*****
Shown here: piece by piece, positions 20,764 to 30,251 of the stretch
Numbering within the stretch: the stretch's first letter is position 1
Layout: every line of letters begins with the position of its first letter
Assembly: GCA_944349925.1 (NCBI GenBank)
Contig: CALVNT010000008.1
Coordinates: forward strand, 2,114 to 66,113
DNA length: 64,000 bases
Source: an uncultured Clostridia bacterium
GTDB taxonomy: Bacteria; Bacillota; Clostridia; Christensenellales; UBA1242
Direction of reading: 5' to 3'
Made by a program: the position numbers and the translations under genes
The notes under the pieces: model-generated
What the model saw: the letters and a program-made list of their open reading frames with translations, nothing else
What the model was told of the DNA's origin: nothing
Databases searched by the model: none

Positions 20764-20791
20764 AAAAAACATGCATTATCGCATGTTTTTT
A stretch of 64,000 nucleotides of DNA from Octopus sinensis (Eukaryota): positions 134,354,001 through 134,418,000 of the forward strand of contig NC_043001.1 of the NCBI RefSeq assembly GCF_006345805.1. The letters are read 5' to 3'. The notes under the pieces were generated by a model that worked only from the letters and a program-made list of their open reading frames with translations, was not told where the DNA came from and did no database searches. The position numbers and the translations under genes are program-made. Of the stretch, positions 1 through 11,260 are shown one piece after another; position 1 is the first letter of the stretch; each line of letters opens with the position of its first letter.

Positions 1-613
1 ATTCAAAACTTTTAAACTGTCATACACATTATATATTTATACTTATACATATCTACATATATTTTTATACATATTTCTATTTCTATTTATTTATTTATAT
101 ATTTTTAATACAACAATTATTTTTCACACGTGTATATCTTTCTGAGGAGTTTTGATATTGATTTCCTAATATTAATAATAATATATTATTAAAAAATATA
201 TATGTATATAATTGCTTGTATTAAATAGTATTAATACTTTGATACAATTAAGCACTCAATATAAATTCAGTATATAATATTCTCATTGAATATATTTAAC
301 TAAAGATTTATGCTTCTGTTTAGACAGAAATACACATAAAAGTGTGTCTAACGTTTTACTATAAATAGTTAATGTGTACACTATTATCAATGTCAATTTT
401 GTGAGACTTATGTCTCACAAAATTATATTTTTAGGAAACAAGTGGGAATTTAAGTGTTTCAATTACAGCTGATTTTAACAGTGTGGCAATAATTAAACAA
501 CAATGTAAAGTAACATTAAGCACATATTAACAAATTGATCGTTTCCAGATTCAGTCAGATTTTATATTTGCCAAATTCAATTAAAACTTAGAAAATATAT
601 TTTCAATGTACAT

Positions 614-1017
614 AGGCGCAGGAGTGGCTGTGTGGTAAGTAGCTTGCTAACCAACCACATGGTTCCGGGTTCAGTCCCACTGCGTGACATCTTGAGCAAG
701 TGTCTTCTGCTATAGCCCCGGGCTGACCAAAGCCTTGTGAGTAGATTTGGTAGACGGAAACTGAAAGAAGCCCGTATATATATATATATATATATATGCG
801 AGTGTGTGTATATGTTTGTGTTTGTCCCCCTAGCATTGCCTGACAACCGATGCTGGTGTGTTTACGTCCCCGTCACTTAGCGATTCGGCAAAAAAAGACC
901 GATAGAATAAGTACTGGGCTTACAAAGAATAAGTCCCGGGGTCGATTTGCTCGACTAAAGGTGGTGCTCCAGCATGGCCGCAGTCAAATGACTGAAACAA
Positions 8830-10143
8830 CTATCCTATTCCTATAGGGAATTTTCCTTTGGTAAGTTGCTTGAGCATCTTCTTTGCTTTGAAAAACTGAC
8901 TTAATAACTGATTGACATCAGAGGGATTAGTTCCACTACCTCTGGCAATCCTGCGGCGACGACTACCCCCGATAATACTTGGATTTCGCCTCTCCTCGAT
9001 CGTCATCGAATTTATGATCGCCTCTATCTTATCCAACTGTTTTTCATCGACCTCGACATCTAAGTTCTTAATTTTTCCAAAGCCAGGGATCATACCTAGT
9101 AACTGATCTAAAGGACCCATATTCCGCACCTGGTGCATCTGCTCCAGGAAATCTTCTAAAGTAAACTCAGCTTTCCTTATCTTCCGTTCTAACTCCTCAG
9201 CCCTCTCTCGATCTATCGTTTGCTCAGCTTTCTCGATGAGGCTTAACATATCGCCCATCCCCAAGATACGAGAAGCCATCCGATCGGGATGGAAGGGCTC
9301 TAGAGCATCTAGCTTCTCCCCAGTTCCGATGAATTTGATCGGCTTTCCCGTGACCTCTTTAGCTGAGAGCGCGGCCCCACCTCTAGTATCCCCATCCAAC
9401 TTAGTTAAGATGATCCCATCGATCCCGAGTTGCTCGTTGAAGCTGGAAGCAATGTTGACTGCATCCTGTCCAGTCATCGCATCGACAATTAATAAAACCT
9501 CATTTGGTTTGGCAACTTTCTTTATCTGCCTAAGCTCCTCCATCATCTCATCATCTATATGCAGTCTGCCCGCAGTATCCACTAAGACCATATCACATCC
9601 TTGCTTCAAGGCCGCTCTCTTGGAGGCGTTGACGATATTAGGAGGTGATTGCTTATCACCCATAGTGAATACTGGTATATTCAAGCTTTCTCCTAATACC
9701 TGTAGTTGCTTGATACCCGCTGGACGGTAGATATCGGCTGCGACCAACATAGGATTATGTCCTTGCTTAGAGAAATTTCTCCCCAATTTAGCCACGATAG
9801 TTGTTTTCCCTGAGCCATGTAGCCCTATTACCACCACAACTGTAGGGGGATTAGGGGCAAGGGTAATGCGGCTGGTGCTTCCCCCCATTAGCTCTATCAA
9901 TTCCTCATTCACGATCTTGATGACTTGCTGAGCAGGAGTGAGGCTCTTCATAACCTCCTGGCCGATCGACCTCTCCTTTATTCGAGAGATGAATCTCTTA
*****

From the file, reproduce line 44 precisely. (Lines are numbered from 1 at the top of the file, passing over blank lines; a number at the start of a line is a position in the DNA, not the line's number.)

9901 TTCCTCATTCACGATCTTGATGACTTGCTGAGCAGGAGTGAGGCTCTTCATAACCTCCTGGCCGATCGACCTCTCCTTTATTCGAGAGATGAATCTCTTA